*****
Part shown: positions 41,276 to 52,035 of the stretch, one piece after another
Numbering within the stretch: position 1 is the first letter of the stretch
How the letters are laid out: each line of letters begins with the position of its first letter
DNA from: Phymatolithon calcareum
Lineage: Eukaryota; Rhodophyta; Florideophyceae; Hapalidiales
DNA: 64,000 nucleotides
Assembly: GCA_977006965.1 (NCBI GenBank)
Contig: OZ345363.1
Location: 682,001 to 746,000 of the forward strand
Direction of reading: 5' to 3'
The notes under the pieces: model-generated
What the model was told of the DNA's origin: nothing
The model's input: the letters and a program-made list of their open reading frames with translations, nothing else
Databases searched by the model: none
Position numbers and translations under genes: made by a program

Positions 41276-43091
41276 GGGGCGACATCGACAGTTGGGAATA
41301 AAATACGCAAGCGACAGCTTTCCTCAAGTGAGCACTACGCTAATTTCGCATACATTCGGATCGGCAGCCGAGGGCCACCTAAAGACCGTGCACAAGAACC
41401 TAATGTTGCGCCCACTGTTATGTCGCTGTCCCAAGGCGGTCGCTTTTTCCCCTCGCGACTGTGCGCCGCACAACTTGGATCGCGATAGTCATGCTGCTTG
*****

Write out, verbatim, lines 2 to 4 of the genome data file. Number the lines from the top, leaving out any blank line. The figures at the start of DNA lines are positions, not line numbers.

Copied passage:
Numbering within the stretch: position 1 is the first letter of the stretch
How the letters are laid out: each line of letters begins with the position of its first letter
DNA from: Phymatolithon calcareum